How sustainable is the WIL activity beyond its immediate implementation?

This Honours program is a sustainable model for two reasons: 1) The degree that this is embedded within is in high demand by students; 2) The program will continue to attract interest from industry partners, as they are wish to gain access to talented students. The biggest challenge for the sustainability of the program will be to find appropriate mechanisms to engage academics as the supervisors and assessors of student work. This is a challenge because the normal rewards of supervising an Honours student (research output and potential recruitment into higher degrees) are not primary objectives of the program.

How is the success of the WIL activity evaluated?

To determine the impact of this approach, the Honours program is evaluated by gathering feedback from the industry partners, students (student evaluations and informal feedback) and reflective observations of the educators involved in the program. The data collected from this feedback examines satisfaction rates, student and partner experience and student learning gains. Preliminary data is also being collected by the Faculty of Science on graduate employment rates and will later be collected through the Graduate Destination Survey to determine whether this program assists in higher employment rates.

What are the wider impacts of the WL activity beyond completion?

Early evidence provided from the graduates of this program immediately after they completed their final project show a 50% employment rate, with the remaining students undertaking postgraduate study (25%), or choosing to travel internationally before considering work or further study (25%).  Our industry partners indicate a high level of satisfaction working with the students and Faculty. Partners describe the students as high calibre, dedicated and resourceful students with the ability to understand complex, multidisciplinary problems. Several were impressed by their ability to engage with a diverse range of project stakeholders – from members of the public, technical boffins, industry leaders, corporate management and academia – and create productive internal and external collaborations for the partner organisation.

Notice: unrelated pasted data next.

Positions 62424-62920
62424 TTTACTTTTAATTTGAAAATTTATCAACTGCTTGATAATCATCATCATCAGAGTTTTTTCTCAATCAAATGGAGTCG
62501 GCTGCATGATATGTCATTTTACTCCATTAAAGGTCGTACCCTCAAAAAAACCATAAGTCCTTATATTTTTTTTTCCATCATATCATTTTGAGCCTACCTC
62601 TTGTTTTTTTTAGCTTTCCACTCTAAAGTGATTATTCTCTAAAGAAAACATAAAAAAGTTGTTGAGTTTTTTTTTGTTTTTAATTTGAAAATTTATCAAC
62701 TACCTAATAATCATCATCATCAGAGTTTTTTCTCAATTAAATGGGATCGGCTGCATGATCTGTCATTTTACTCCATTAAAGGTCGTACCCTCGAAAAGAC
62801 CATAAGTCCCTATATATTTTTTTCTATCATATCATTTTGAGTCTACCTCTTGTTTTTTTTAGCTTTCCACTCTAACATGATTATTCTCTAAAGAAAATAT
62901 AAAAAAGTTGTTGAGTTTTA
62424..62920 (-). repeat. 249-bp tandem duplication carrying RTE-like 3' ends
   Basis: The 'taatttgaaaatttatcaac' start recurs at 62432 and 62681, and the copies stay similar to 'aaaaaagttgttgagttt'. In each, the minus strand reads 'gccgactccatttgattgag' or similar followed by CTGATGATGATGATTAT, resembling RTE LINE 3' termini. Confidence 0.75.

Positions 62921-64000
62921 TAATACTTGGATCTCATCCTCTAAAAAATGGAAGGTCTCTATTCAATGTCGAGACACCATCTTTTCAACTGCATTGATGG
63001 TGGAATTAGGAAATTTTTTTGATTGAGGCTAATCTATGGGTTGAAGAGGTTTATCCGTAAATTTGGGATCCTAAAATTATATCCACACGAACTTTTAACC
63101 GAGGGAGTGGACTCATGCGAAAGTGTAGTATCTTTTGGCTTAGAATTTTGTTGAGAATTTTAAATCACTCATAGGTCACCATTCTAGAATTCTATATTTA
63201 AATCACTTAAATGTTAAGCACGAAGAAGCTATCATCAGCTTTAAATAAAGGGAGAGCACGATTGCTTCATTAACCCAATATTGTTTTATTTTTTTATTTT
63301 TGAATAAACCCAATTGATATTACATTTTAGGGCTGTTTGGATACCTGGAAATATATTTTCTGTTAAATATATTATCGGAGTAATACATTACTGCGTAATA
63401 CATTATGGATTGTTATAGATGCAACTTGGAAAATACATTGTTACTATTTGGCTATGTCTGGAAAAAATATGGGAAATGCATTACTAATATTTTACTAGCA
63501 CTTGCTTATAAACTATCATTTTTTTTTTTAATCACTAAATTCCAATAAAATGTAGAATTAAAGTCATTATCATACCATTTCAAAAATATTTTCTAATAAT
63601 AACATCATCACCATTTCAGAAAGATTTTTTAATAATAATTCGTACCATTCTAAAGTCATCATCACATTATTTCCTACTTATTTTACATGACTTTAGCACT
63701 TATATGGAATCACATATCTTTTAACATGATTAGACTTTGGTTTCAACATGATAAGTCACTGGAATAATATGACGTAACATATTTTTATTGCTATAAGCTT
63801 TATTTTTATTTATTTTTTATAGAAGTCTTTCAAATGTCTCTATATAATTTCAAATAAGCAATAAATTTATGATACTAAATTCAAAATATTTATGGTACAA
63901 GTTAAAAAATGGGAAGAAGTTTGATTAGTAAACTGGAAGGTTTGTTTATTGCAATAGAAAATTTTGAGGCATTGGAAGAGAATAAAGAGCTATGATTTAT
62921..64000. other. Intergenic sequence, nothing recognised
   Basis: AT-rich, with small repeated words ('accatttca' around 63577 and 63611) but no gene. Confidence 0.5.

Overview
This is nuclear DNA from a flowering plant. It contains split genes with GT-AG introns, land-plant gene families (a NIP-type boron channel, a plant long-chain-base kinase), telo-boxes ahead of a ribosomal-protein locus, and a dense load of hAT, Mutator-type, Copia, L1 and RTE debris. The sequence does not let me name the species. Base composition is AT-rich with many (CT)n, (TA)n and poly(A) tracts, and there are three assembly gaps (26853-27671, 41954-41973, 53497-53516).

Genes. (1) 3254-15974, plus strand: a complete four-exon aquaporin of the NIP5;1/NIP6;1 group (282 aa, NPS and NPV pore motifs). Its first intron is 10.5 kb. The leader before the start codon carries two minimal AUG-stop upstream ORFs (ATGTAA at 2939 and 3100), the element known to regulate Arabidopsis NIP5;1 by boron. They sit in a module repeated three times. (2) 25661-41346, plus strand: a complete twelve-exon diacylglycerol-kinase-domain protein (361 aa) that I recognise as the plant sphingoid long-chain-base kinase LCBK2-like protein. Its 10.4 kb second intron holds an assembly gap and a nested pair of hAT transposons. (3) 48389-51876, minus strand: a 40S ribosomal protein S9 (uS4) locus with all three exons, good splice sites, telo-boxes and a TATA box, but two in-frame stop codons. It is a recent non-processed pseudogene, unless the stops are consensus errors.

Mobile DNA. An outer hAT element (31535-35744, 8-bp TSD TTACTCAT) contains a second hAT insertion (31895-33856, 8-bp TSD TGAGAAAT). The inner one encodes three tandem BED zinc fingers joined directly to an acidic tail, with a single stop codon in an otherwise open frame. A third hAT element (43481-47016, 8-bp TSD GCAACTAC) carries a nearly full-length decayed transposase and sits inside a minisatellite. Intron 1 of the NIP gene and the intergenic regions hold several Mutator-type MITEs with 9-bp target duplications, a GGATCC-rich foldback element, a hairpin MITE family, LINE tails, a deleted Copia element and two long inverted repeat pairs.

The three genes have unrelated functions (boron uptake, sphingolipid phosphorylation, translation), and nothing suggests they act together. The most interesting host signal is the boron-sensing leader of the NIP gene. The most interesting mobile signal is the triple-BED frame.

How does the WIL activity approach the preparation, implementation and reflection phases of WIL?

By the commencement of the upcoming (2018) Honours year all students have undertaken at least one internship, have been mentored by people working in industry and engaged in a number of events involving industry partners. At the start of the year, the students complete an online module where they are required to investigate their industry partner and complete a range of activities to familiarise themselves with industry needs and objectives. Students also complete reflective tasks on their own skills and knowledge and identify skills to strengthen. The students complete a reflective assessment at the midpoint of their Honours year after they have completed their individual research project and prior to starting their group project.

What are the learning outcomes of the WIL activity and how do they link to graduate attributes?

This program develops responsible and effective global citizens who:

  • Engage in an internationalised world by working across broad stakeholder groups and effectively negotiate with a partner organisation.
  • Demonstrate ethical values by demonstrating a high standard of professionalism throughout the project.
  • Can align their skill set with stakeholder and scientific need.

What are the plans for the WIL activity in the future?

This Honours year will continue to be provided to students in the Global Challenges degree with gradual iteration as we learn through feedback from the students and partners. Now that the first year has been successfully completed, it is planned that this approach will be extended into the Schools in the Faculty of Science and used as an alternative model for students completing their BSc Honours year. It is hoped that other universities might learn from this approach and trial it within their own context.